We've heard Google's machines were learning at a startling rate, but who knew they were learning so quickly? A few weeks back, Google's AlphaGo beat the world's greatest human Go player, a huge stepping stone in AI research. This week, Google's AlphaGo lost to a controversial of itself that had not been taught even once by a human.
Google is achieving more success in machine learning than humans thought possible. Google employees were startled with the machines’ skill to self-replicate. DeepMind is now able to self-teach better than the humans that built it are capable of.
DeepMind is the intelligent machine behind both AlphaGo and AlphaGo Zero. The original AlphaGo is comprised of 48 AI processors, and data from thousands of Go matches assembled inside of it. From the moment AlphaGo was born, it was able to reasonably comprehend the game. With time and direction from humans, AlphaGo began to learn the different strategies of the game.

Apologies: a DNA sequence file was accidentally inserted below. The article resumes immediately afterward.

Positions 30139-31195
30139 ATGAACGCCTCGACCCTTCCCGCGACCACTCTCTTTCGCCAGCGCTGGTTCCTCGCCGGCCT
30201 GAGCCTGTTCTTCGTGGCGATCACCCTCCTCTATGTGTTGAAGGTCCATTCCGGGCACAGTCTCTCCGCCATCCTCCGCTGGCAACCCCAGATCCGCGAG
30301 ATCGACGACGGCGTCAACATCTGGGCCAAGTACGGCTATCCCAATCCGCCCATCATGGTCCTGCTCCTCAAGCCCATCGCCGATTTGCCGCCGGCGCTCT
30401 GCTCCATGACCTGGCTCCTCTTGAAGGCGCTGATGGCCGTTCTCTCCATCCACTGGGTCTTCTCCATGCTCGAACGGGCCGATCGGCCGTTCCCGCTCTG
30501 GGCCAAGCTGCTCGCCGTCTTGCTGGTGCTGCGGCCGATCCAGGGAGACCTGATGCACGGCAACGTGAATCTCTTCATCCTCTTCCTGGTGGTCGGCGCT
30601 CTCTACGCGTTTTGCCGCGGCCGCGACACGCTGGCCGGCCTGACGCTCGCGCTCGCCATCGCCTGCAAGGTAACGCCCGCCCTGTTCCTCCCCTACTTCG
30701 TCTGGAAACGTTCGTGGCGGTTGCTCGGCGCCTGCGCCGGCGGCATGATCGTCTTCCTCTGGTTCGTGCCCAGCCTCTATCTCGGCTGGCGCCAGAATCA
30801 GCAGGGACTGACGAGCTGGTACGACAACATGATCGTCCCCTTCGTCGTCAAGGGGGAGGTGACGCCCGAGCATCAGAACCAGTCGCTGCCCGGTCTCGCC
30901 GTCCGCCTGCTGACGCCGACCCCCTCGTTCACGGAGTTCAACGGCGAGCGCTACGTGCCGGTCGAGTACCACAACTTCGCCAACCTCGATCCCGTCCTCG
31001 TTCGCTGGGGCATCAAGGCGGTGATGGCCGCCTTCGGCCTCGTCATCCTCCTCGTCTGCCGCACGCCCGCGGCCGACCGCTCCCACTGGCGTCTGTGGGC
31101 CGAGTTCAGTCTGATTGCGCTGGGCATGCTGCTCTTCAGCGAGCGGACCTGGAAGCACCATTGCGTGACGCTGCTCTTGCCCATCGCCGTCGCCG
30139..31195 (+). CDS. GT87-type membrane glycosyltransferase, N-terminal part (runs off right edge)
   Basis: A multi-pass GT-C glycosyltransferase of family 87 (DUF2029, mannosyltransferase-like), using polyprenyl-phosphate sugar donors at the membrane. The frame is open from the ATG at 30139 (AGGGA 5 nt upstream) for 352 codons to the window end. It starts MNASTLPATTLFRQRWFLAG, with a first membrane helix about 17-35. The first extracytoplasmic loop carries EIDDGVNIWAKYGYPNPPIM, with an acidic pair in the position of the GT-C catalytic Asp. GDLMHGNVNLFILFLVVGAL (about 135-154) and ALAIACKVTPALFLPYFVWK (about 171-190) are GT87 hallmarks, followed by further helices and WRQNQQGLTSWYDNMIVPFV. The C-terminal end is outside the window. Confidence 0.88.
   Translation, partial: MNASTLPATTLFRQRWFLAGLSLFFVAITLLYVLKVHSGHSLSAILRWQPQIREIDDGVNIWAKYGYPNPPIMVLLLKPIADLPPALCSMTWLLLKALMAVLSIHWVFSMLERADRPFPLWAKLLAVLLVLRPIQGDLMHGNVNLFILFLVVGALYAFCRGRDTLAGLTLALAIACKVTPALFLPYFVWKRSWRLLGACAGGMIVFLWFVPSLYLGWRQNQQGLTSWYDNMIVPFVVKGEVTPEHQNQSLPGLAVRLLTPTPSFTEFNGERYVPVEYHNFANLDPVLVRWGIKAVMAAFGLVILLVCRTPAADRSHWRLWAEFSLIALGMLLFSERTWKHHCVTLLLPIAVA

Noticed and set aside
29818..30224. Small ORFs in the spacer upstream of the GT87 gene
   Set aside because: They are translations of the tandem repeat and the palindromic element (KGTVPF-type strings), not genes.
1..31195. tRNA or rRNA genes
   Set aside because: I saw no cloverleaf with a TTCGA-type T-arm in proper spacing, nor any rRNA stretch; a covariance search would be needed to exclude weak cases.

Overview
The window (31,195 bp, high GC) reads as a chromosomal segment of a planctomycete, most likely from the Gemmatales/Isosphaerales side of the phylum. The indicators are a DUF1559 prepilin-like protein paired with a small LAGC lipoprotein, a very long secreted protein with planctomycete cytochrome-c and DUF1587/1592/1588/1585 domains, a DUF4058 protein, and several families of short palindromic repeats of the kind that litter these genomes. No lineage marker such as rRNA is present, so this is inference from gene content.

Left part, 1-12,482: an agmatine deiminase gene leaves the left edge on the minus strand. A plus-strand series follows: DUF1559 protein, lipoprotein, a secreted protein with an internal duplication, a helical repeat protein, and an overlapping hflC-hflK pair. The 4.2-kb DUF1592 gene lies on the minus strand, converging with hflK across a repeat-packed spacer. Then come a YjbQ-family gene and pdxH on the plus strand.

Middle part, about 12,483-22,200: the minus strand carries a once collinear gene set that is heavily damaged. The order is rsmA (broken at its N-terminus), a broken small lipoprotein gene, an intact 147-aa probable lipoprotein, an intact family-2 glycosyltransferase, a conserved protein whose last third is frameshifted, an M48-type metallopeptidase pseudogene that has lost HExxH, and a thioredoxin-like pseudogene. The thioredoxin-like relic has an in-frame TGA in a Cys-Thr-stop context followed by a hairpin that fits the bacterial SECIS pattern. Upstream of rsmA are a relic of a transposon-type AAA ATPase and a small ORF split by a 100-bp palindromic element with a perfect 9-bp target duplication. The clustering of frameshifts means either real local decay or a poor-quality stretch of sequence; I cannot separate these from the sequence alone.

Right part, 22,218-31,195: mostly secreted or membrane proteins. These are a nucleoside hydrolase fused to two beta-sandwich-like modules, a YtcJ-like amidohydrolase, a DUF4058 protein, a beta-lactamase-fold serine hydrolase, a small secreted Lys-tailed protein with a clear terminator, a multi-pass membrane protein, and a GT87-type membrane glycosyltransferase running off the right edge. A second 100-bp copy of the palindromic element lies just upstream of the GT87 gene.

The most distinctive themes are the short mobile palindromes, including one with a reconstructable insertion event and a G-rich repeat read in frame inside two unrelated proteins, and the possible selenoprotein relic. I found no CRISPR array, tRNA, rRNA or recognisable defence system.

At a certain point, AlphaGo had the ability to compete and beat the world's number one human go player. The AI machine mastered a game so difficult to play, it made a marathon look like a one-mile jog. After the amazing win, Google employees couldn't sit still. They wanted to be better than the best. Within forty days defeating the number one go player, Google's AlphaGo Zero was able to defeat AlphaGo.
As previously mentioned, AlphaGo has 48 processors. AlphaGo Zero has four and if that's not shocking enough, the only data AlphaGo Zero was given was the rules of the game. Not one person taught it how to play and it did not receive thousands of matches to analyze. AlphaGo Zero is learning from the number one player of go in the world, AlphaGo.